Poor Newt Gingrich. Hopefully he’s out of traction now and fully recovered from the self-inflicted whiplash stemming from his conflicting views of what the U.S. military role should be in Libya. It sure was spectacular to see Newt, as he vies for his party’s nomination to challenge the president, twisted in knots as he tried to take both sides of the debate.

You see, Newt was for the U.S. involvement in enforcing a no-fly zone over Libya before he was against it.

Newt’s embarrassing contortions exposed the fallacy of the right’s obscene obsession with undermining the president and hoping for his (and the country’s) failure at every turn. It demonstrated the shortcomings of the “Agenda of No” practiced by Newt and his Newtonian lemmings in Congress. And it revealed that the Republican’s “no reason” policy on Libya — meaning it isn’t based in reason — ultimately will fail as the president continues to outline his vision and his authority.

Sometimes the president is right, and you just can’t fault him for it. In this case, he carefully studied the situation, weighed his options, built international support for action, and then made a smart and correct decision to engage in enforcing the no-fly zone.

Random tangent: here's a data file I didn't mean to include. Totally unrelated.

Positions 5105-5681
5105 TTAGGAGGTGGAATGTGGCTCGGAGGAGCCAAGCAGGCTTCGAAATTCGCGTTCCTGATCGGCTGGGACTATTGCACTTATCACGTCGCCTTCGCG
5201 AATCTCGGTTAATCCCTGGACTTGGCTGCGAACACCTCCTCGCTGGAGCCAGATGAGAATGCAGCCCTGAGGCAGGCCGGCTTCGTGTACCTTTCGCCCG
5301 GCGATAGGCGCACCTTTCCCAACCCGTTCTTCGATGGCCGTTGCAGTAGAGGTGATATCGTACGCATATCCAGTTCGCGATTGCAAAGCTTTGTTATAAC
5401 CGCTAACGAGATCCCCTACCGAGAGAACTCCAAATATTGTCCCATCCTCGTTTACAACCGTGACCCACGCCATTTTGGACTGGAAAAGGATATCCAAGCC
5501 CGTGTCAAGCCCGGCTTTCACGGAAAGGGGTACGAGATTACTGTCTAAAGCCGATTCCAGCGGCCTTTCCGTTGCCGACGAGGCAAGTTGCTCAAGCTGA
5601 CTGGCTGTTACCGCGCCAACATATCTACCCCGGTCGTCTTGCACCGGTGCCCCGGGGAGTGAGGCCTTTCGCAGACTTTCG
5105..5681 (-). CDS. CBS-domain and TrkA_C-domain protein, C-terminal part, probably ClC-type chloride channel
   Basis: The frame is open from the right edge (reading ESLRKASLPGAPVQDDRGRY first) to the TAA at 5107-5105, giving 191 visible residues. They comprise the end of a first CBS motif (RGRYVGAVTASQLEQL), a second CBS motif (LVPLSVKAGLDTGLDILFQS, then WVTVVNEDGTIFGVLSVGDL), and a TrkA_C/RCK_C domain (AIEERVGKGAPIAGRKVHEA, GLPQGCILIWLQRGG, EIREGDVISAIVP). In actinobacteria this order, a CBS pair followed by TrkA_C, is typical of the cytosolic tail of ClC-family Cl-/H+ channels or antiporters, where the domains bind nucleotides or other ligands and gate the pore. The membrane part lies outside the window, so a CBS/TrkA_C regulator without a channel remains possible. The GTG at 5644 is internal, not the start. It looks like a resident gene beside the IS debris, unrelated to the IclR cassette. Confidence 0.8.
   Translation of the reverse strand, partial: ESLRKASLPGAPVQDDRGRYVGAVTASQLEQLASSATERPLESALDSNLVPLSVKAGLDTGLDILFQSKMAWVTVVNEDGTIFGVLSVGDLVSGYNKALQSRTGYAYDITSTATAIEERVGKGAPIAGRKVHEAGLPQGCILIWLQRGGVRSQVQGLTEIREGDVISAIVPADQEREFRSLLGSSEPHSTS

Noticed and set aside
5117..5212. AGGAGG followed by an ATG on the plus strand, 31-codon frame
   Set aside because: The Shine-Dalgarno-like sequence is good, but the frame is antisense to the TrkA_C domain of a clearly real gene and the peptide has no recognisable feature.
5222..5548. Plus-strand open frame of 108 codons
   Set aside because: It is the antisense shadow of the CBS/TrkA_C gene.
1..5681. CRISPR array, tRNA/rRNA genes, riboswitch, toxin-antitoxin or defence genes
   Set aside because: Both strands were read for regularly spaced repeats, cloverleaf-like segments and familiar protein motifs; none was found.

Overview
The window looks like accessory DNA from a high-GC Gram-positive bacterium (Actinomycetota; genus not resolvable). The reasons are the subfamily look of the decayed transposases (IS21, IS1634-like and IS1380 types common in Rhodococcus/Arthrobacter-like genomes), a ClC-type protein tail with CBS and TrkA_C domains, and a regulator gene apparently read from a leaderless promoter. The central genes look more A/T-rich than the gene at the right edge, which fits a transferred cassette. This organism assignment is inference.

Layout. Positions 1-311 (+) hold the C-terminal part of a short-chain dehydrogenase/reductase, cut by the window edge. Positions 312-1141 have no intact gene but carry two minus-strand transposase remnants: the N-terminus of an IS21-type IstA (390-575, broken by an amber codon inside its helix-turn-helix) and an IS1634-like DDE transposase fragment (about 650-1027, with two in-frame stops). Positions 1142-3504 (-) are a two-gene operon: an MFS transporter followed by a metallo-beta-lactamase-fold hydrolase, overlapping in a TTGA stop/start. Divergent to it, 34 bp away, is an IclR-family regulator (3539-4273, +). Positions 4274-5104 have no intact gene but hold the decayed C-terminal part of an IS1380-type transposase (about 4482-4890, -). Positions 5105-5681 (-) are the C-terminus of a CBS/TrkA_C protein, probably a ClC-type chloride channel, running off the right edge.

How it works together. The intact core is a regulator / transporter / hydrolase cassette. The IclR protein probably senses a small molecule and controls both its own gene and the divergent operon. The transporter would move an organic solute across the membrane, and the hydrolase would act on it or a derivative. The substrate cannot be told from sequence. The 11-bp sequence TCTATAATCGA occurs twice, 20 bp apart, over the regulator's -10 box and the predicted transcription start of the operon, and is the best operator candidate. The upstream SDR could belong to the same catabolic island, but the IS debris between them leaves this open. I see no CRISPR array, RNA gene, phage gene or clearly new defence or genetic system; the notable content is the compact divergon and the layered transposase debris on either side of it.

Sure, President Obama is being criticized from the left as well. Their beef is he didn’t consult Congress before deploying U.S. military assets. And that is OK; the question of executive authority in this area is healthily debated every time our troops are sent into harm’s way.

But the spectacle on the right is one to behold. First the president acted too slowly. Then too quickly. First he hadn’t consulted congressional leaders. Then it turns out that he had. And then he did again on a conference call. They said he couldn’t manage the situation while traveling. Then he did. Then they said he hadn’t explained it fully to the American people. Now he’s about to do that in an address to the nation this evening.

As they continue to blanket-criticize the president’s actions, congressional Republicans are coming across as petty, small and partisan. Tonight the president has another opportunity to connect with the American people, who are tired of the petty, small and partisan hissy-fits in Washington.


David Di Martino is CEO of Blue Line Strategic Communications Inc. The views expressed in this blog are his and do not necessarily represent Blue Line’s. Follow David: @bluelinedd.